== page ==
Well, to end this problem once and for all, let us all say it together: /i.mãr.djãn.ci/. Again! /i.mãr.djãn.ci/. One more time for good measure: /i.mãr.djãn.ci/.

Very good! Now, let’s hope you never have one in real life!

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Se você é padeiro, deve saber como se pronuncia a palavra “bread” (pão). Também pode ser útil saber a pronúncia da palavra “burnt” (queimado), apenas para o caso de as coisas não saírem como planejado. Se for professor, você sabe como pronunciar “mistake” (erro), afinal dá aulas para humanos; um dentista certamente sabe como falar  “cavity” (cárie), pois cáries são uma parte muito importante de seu trabalho… Vocês estão vendo onde quero chegar?

Em meus 11 anos treinando pilotos, sempre fiquei impressionada com o fato de tantos de vocês não saberem como se pronuncia a palavra “emergency”. É claro, ninguém quer ter uma emergência. Mas até onde eu sei, pilotos de companhias aéreas tem que passar por um treinamento anual no simulador de voo, e tenho quase certeza de que vocês praticam muitos procedimentos de emergência lá… E você não acha que esta palavra pode aparecer na sua entrevista da prova da ICAO? E se você precisar usá-la quando estiver voando fora do país?

Bom, então para acabar com o problema de uma vez por todas, vamos dizer todos juntos: /i.mãr.djãn.ci/. De novo! /i.mãr.djãn.ci/. Mais uma vez para arrematar: /i.mãr.djãn.ci/.

Muito bom! Agora, vamos torcer para você nunca ter uma na vida real!

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That’s not what I meant: used to

Who doesn’t have problems with false cognates or words what seem to mean one thing and actually mean another? I thought I could bring you examples of this kind of problem in this new section of the blog called “That’s not what I meant”, because that’s usually what happens: you say something and people just go “what?”. And then you realize that they understood something very different from what you thought you said; actually they understood exactly what you said, only it was not what you meant…

Our first example is a classic: used to. I can’t say whether this happens to speakers of other languages (please holler!), but Brazilians tend to use “used to” when they actually mean “usually”. This became very clear today, as I was working a booth in a very interesting event where I’m working as an interpreter.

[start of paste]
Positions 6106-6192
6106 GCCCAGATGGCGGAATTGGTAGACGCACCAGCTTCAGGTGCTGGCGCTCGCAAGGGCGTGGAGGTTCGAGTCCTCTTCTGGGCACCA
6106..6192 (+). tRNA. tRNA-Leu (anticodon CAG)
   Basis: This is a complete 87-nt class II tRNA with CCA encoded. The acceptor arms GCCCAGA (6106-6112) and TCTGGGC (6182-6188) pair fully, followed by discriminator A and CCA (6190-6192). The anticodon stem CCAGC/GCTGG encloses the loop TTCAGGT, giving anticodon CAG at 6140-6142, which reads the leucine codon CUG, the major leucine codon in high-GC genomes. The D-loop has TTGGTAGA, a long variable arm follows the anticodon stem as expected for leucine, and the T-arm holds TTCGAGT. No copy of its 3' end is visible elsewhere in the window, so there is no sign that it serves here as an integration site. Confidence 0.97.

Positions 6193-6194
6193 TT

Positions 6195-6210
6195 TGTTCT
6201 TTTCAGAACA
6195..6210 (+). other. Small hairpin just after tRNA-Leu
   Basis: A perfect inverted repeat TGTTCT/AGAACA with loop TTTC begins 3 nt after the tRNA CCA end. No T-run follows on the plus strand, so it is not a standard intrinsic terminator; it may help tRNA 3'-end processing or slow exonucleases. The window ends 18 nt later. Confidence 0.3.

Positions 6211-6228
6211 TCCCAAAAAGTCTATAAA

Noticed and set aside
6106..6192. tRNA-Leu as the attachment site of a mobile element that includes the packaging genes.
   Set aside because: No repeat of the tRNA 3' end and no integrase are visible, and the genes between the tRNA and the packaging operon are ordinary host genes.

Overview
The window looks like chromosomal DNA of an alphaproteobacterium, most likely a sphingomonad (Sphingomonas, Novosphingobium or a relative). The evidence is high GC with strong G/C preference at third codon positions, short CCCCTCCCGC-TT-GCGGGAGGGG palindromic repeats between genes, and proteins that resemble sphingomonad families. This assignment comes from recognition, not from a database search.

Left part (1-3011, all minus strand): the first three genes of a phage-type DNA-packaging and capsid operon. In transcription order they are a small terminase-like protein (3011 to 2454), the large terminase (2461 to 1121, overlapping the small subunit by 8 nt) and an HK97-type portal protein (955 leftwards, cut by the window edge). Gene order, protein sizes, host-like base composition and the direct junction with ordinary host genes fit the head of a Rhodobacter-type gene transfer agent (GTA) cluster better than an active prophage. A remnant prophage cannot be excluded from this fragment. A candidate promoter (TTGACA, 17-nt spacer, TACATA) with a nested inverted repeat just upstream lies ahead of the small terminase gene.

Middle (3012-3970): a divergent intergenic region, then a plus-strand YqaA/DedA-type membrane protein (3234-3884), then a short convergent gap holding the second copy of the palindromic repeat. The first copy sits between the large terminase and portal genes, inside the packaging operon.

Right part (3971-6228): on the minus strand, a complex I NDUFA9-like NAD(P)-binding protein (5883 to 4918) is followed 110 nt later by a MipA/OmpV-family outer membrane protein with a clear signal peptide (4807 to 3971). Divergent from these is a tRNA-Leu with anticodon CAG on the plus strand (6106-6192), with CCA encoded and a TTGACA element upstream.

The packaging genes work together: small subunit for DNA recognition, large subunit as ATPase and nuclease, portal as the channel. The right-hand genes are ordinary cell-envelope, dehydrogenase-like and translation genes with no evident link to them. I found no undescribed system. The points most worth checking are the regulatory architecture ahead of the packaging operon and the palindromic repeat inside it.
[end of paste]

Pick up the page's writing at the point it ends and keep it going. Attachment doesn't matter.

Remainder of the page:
The speaker decided to speak English, and her English was quite good, except she said “company A used to do things very well”. One of the members of the audience asked her “used to”? And she said, “yes, used to”. As a Brazilian listener I could easily tell she meant “company A usually does things very well”, but as I was not interpreting at the time, there was nothing I could do to avoid this miscommunication.

And that’s why, folks, it’s very important to learn and practice vocabulary, so you usually (at least) say what you mean to say!

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Quem não tem dificuldades com falsos cognatos ou palavras que parecem ser uma coisa quando na verdade querem dizer outra? Pensei em trazer exemplos desses problemas nesta nova seção do blog, chamada “That’s not what I meant” (“Não foi isso que eu quis dizer”), porque é isto que normalmente acontece: você diz algo e as pessoas ficam com cara de interrogação. Aí você percebe que elas entenderam algo muito diferente do que você pensou ter dito, só que você não queria ter dito aquilo…

Nosso primeiro exemplo é um clássico: used to. Não sei se isso acontece com falantes de outros idiomas (por favor, manifestem-se!), mas os brasileiros tendem a utilizar “used to” quando na verdade estão tentando dizer “usually”. Isso ficou muito claro hoje, quando eu estava na cabine de um evento muito interessante no qual estou trabalhando como intérprete.

A palestrante decidiu falar inglês, e o inglês dela era bastante bom, só que ela disse “company A used to do things very well” (a empresa A costumava fazer as coisas direito). Um dos ouvintes “used to”? (costumava?) e ela disse, “yes, used to” (sim, costumava). Como uma ouvinte brasileira, percebi claramente que ela queria dizer  “company A usually does things very well” (a empresa a costuma fazer as coisas direito), mas como eu não estava interpretando nesse momento, não pude fazer nada para esclarecer o mal-entendido.

E é por isso, pessoal, que é muito importante aprender e praticar vocabulário, para que você normalmente (pelo menos) diga o que quer dizer!